Apple's bought a lot of VLSI talent. They have PA Semi, who are well known at making very low power PowerPC chips, and Intrinsity, who are great at modifying existing designs. PA Semi may be working on a brand new ARM-compatible chip, while Intrinsity works on improving the A8/A9/etc, so Apple has a range of options for processors. Intrinsity gets them a processor "now" (since it's modified A8 plus peripherals), while PA Semi works on a future processor.

    The A4 isn't interesting at all. The next gen chips, though, are. And Apple is poised to be a gadget provider that makes their own processors. If PA Semi + Intrinsity comes up with a super high speed design or super lower power design, it's all Apple's IP and technology, and Apple doesn't have to share wirh anyone else.

  • by joh (27088) on Thursday June 17, 2010 @07:49PM (#32608322)

    Because Apple isn't responsible for the salaries of Foxconn employees?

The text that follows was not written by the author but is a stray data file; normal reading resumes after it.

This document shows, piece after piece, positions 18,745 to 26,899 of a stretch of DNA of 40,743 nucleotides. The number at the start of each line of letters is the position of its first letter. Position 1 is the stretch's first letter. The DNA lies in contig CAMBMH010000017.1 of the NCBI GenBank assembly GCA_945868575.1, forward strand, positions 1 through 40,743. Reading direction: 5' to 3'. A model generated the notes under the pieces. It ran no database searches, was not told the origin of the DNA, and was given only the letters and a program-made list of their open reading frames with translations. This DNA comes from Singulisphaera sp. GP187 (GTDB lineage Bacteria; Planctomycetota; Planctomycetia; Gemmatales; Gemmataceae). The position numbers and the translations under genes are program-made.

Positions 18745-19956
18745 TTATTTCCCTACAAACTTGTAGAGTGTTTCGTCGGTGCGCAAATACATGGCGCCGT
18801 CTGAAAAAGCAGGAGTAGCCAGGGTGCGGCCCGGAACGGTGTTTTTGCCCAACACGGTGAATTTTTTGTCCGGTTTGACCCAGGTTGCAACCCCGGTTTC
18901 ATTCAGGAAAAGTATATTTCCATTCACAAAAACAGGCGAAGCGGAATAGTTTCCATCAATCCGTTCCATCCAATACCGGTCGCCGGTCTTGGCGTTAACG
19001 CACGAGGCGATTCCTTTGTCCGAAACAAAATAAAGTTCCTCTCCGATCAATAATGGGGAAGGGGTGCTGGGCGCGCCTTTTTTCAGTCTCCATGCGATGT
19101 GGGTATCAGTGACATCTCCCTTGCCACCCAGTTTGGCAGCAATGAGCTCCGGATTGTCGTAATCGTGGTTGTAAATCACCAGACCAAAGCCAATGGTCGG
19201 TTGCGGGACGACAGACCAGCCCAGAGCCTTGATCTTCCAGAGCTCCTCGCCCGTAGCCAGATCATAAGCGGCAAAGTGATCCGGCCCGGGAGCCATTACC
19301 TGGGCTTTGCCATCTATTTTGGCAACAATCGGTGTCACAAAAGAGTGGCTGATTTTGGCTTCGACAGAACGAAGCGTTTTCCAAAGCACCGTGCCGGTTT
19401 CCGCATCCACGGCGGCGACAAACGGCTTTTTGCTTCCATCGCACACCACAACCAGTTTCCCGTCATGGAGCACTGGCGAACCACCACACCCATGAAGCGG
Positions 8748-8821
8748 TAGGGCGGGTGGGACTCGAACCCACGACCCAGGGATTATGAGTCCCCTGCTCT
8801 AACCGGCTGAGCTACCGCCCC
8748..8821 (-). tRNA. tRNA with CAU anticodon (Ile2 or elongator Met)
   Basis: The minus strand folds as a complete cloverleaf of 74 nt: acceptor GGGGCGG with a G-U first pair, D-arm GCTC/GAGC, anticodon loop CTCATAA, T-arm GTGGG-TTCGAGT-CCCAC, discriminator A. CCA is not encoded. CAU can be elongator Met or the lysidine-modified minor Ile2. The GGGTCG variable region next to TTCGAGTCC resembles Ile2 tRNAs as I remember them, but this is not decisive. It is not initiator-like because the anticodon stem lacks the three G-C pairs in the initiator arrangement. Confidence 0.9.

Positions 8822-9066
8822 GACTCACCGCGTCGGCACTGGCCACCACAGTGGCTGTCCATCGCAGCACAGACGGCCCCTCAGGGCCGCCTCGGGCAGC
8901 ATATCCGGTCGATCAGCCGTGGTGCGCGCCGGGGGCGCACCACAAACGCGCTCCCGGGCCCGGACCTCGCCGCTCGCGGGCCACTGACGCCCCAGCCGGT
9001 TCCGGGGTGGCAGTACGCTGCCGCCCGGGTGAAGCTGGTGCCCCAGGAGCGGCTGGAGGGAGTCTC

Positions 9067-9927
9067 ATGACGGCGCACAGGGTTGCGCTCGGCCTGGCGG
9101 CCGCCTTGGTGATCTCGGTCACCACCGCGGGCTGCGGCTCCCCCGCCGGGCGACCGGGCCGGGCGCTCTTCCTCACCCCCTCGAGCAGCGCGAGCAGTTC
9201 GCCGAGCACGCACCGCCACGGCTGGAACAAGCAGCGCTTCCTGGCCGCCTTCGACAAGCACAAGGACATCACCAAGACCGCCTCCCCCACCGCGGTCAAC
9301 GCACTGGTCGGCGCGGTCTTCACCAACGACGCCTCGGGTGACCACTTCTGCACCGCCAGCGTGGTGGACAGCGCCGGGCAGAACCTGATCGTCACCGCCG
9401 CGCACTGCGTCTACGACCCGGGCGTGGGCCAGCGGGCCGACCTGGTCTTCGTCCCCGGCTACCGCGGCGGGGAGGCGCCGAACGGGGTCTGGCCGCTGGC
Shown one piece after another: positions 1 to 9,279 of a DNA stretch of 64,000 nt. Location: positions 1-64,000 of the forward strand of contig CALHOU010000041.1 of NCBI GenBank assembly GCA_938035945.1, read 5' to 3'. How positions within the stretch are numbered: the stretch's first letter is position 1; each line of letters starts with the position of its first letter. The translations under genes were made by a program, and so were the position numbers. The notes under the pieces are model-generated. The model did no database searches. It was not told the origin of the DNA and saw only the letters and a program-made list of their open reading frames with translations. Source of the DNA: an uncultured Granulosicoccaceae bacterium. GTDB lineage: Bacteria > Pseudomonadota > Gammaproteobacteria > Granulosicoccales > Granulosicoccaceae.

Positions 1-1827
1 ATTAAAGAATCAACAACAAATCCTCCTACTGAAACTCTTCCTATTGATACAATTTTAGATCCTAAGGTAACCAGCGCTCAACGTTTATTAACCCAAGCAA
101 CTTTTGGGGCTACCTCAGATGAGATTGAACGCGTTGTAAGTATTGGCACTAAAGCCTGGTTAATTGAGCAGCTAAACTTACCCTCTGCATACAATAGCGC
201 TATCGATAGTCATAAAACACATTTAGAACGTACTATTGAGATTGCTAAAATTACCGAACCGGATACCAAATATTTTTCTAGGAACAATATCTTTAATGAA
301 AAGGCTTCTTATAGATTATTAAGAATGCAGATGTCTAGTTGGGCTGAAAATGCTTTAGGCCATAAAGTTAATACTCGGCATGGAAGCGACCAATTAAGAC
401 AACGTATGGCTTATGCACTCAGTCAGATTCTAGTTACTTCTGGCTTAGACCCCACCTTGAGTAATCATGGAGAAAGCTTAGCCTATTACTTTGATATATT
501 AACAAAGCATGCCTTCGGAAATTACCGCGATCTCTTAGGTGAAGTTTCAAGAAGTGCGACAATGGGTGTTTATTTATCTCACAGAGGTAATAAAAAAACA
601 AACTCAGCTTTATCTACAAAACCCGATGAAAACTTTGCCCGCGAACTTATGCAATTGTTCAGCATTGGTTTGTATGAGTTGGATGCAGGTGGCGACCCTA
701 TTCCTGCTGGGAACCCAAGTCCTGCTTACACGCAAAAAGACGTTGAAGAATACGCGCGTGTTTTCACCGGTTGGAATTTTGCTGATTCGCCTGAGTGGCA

Apple IS responsible, because they know the workers' conditions, and still accept to make business with their direct employers. Those workers work FOR Apple, it doesn't matter how long the control chain between Apple and them is.

    Interestingly, among all the companies using that factory (Dell, HP, Nokia, ...) Apple is the only one that has insisted in reviews and reports about the conditions even before this suicide row.

    And please don't stop there. 99% of the other chinese crap (not limited to electronics) you buy has been manufactured under conditions that are probably much, much worse than those at Foxconn.

    Apple has become a scapegoat of certain people and I totally hate that. Not because I love Apple so much, but because it lets others get away who are often much worse.

  • by mgblst (80109) on Thursday June 17, 2010 @09:38PM (#32608926) Homepage

    I hope you have never shopped at a BP petrol station, since then YOU are responsible for the oil spill, it doesn't matter how long the control chain between BP and you is.

  • by toQDuj (806112) on Friday June 18, 2010 @12:55AM (#32609932) Homepage Journal

    Except that it is an A8.